en de rug van Louis is weer helemaal bruin.
Cheers from the surfing crew onboard Maverick Dream
Thursday, December 06, 2007
This morning, I faced down the keeper of my cryptonite, my archest of enemies. This morning I summoned all my strength and character and went head-to-head with The Head. Until this day my mind and body were held hostage by this tiny, taunting, chamber of torture. Not so today. No sir. Today would be different. The seas were somewhat flat, and we were on a steady course. All crew were quietly occupied about our vessel as I lay in my bed, contemplating the plumbing. Perhaps you've never taken the time to think about plumbing on a boat. You're obviously a very busy person with a lot of work to do. If you find a bit of time, to paraphrase Jesus, consider the loo. Boat plumbing is but a distant relative of house plumbing. There is neither a fresh water supply pipe coming in, nor a septic field or sewer pipes going out. I lay still in my bed, fighting back the queasiness, as I envisioned the pipes and their workflow. I have a pretty clear understanding of plumbing on terra firma, so naturally it was truly bothering me that the same thing, when applied to a boat, was an unresolved riddle. I listened to the whir of a pump which is stowed only 8 inches beneath my matress. What is it pumping? Steady man, steady. At last, I sat up, stared at the door to the head, and uttered the quote that Kevin Costner uses to make the roaring noise of Yankee Stadium go away in For Love of the Game: "Clear the area". My mind became something like an empty lobby - only more Zen-like. I went in. After my eyes got accustomed to the light, I opened covers, turned valves on and off, and even disconnected a few things. After thirty minutes of battle, I emerged from the head a hard-worn but victorious hero. I had overcome the head's evil spells and clutched firmly to the confidence given to a man who knows in his heart as well as his head exactly where the poop goes.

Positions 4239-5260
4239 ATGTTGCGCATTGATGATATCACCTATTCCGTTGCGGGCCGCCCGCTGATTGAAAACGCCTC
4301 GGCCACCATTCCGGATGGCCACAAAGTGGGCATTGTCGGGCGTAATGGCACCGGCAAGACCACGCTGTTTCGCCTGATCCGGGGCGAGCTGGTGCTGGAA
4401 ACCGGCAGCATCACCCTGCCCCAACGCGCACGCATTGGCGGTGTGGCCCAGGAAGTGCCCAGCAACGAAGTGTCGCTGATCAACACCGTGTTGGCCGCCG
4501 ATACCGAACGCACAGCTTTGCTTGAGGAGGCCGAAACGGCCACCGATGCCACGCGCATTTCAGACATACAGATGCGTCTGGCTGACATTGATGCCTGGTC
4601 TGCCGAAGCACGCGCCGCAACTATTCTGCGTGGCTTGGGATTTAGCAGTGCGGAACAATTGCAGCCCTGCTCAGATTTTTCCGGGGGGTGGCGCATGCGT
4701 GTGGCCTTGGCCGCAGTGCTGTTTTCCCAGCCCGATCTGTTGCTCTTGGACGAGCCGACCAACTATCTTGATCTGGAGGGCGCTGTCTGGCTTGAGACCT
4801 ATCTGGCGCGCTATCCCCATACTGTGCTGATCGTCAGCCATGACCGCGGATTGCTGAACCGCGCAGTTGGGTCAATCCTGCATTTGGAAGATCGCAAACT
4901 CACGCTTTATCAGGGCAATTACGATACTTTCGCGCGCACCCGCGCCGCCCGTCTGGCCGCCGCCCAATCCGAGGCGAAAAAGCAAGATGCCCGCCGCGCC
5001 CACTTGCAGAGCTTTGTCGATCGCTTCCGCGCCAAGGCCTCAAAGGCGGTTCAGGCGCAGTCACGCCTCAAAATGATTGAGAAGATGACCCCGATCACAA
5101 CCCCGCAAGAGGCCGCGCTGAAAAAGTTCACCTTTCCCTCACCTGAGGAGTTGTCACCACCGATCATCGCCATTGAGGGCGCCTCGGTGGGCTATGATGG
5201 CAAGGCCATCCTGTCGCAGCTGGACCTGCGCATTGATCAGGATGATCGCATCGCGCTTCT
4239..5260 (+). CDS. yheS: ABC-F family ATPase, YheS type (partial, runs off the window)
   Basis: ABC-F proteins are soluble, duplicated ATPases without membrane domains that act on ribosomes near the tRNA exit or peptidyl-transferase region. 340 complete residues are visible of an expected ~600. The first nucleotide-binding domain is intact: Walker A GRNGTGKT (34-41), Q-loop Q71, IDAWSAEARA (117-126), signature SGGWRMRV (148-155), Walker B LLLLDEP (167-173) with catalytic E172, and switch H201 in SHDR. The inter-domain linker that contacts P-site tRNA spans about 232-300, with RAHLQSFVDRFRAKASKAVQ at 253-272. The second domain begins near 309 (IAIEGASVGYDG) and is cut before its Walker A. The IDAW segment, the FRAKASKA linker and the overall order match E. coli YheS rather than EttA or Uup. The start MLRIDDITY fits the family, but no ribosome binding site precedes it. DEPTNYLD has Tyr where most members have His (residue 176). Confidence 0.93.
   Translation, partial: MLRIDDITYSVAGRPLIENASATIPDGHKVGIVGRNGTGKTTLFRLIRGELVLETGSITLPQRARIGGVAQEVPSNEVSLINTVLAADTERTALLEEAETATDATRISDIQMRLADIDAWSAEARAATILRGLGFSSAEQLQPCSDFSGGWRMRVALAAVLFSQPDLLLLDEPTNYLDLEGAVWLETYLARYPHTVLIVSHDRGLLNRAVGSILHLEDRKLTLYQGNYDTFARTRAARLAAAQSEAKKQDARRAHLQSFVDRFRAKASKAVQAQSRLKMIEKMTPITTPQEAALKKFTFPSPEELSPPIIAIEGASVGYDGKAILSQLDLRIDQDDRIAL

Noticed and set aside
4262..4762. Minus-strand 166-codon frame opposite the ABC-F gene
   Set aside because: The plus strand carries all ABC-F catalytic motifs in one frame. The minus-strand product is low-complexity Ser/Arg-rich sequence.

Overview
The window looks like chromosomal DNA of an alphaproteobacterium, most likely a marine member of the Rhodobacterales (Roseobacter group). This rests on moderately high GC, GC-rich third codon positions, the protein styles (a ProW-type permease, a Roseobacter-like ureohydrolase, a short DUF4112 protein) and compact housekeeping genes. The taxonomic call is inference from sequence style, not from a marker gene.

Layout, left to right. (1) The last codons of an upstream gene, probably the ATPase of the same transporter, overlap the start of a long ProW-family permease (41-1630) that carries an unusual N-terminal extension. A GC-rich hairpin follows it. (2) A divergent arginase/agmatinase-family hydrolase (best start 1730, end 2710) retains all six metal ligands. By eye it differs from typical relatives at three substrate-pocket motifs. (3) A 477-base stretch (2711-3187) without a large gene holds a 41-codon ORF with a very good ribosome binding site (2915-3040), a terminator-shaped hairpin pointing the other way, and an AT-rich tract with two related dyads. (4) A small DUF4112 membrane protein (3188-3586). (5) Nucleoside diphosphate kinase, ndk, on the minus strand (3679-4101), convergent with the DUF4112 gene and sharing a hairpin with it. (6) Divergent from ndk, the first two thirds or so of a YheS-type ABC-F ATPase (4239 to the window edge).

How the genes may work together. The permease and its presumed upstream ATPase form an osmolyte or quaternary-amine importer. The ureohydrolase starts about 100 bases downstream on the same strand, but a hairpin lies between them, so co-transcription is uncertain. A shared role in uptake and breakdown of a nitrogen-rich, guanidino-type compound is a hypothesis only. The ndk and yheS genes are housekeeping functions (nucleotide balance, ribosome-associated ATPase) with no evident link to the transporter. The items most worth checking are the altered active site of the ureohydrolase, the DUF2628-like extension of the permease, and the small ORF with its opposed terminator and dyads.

Above deck, nobody seemed to take notice of my newfound shimmer and swagger. Tom read a book about angels, or maybe, the English. The title was written out in Dutch, of all things, so there's really no way to be certain. Louis hung laundry on the small clothesline on the aft deck. Mark watched a movie. The wind and sea paid no mind as they gently nudged us onward. The fishing lines have been out all day, but even the fish seem to be distracted and noncommittal today. Barry was looking at the waters and lazily scanning the horizon.
"When you write your journal today, Keith, would you please send my love to Polly? And Andy, Joey, Stephanie, and Ben. It's really the only way to get through to them out here. I can't send a postcard."
"Of course I will, Barry." I announced in a confident, victorious tone.
"What else are you going to write about? There's not been a lot happening today."
Not been a lot happening? Was he serious? Could he really not see that I was a changed man? Was he truly blind to the fact that I had defeated no lesser a villain than The Head? If this were professional wrestling, I'd be clutching a giant gold belt in my gorgeous, shining white teeth. If this were science, I'd win the Nobel prize! If this were the Tennessee State Fair, I'd be Miss Tuscalusa pinning a blue ribbon on the fattest damn pig you've ever seen! Not a lot happening? I had a sudden impulse to grab Barry's arm and escort him down below to see The Battlefield, but I couldn't because Mark was blocking the path and looking concerned.
"Whatsa matter?" I asked him.
"Not sure ... the tank that holds the desalinized water is really low, and it was full yesterday. Also, there's a bunch of water in the hull. I think something might be leaking somewhere."
"I ... see," I said, as I mentally reviewed the various valves, filters, and whatnots that I had been twisting and banging on, "well ... good luck."
So the point is, there's not been a lot happening today. Not a whole lot to write about. It has been very quiet, as I will continue to be.